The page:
TACLOBAN CITY— With the region’s abaca industry being stalked with a viral disease, the regional office of the Philippine Fiber Industry Development Authority (PhilFIDA) is conducting a training to address the problem.
The training aims to bring down the disease incidence below 5% since it is at this level that abaca farmers can still manage the worsening situation caused by the massive virus infection, said Engr. Wilardo Sinahon, PhilFIDA-8 head. According to Sinahon, the main strategy of the abaca disease management training is to teach farmers on how to kill the vectors and to stop the virus from spreading. A technology was created by the PhilFIDA that could kill the vectors that causes bunchy top, the disease that has been stalking the region’s abaca industry since 2005. Insecticides and herbicides were used to kill the insects and the infected abaca plants. Chemicals and other supplies such as protective gears, rain coats, boots, goggles, and mask were also provided.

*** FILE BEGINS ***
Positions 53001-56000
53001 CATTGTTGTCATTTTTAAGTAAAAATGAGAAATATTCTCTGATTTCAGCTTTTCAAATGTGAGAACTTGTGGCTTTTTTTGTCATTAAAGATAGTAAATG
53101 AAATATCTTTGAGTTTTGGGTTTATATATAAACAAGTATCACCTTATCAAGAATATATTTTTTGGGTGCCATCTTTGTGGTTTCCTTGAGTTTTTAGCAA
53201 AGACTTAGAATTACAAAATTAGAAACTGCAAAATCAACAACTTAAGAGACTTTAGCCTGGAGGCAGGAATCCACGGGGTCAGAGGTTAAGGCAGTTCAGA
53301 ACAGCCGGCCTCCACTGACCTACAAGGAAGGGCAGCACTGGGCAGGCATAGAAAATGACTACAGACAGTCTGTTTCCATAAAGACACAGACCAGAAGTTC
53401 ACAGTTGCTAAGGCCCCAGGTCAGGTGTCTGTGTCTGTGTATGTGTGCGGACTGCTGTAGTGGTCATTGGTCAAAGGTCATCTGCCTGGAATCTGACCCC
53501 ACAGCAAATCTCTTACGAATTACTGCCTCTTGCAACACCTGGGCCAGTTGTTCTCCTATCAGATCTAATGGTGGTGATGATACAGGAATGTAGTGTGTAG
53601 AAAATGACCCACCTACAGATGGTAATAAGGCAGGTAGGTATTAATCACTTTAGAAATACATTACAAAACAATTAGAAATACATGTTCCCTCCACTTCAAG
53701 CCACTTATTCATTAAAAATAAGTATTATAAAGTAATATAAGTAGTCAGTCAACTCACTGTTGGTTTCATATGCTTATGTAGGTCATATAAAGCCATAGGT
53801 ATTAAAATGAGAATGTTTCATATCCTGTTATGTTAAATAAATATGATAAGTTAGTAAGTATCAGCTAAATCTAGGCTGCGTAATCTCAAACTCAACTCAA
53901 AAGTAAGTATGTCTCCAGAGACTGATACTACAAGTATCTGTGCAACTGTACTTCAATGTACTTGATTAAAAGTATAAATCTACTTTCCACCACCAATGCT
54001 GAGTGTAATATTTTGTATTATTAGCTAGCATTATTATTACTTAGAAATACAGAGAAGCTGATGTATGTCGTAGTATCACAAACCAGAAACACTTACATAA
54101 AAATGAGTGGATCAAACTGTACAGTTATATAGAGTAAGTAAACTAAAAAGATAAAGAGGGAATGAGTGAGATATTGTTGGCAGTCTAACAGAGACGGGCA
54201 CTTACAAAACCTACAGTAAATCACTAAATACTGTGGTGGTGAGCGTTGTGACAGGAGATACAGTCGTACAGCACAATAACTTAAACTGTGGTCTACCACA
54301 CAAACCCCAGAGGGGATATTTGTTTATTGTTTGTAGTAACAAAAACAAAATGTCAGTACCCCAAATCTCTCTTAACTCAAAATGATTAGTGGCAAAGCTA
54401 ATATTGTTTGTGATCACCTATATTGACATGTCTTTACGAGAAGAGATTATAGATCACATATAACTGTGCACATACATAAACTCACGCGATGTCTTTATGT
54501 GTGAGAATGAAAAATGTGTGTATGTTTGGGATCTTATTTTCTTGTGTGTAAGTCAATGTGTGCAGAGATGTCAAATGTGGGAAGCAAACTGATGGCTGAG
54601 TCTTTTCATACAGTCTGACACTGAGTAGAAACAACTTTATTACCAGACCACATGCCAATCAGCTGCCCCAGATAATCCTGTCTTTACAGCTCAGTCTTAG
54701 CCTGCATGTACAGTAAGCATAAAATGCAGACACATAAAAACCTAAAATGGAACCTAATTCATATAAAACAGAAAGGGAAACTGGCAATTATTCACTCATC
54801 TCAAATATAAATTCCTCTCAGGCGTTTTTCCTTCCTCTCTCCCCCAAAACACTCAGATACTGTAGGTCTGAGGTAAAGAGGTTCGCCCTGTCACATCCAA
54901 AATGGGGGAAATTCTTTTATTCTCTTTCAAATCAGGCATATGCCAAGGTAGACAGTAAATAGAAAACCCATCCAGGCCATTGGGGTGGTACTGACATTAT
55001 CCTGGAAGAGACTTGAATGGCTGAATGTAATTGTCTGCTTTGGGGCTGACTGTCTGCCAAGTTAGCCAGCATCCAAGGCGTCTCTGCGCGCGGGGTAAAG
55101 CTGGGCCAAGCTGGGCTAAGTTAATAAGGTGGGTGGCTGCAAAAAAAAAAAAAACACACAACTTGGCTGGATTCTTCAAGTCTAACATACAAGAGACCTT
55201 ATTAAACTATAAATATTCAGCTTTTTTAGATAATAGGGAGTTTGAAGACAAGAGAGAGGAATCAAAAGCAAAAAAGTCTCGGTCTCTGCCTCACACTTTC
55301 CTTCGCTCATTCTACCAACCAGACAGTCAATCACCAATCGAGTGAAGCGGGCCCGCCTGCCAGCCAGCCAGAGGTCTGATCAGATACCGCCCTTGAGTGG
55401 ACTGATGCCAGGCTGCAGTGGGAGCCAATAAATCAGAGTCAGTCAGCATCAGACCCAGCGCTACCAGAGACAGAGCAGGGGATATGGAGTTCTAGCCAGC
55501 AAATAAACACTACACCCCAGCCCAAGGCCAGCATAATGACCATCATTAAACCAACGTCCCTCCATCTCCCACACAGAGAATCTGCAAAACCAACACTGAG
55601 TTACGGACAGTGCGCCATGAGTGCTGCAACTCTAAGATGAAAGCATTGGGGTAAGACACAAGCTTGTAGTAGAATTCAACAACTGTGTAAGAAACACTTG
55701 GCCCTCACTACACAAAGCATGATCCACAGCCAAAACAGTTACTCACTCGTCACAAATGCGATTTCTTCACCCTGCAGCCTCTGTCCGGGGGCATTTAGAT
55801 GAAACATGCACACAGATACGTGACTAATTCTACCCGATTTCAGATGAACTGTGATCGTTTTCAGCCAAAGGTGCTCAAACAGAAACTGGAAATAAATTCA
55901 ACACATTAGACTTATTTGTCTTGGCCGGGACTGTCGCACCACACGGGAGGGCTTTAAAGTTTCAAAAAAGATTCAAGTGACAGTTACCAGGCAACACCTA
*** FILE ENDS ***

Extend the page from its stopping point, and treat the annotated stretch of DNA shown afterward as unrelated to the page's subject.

Aside from the technical supervision from the PhilFIDA, technicians and contractual workers were hired to guide farmers in spraying and injecting the infected abaca plants.
The participating farmers likewise received P1,500 per hectare incentive, as part of assistance. The virus that affected abaca production in the region, notably in Southern Leyte and Leyte provinces, is considered as a major disease because the infected abaca plants become unproductive. Thus, reducing the income of the abaca farmers. After the program was implemented in Southern Leyte, there were already visible abaca plants in the said province. In Barangay Pinamunuan, Mahaplag, Leyte, five stripping machines were operationalized and their production of fiber went back on track after PhilFIDA implemented the program in the barangay.
“These reports are proof that the abaca disease management program has a good effect,” Sinahon said. Northern Samar, the region’s top abaca producer, has reported of virus-infected areas like in Las Navas. (JESLY MARIVIE GASPAY, LNU Intern)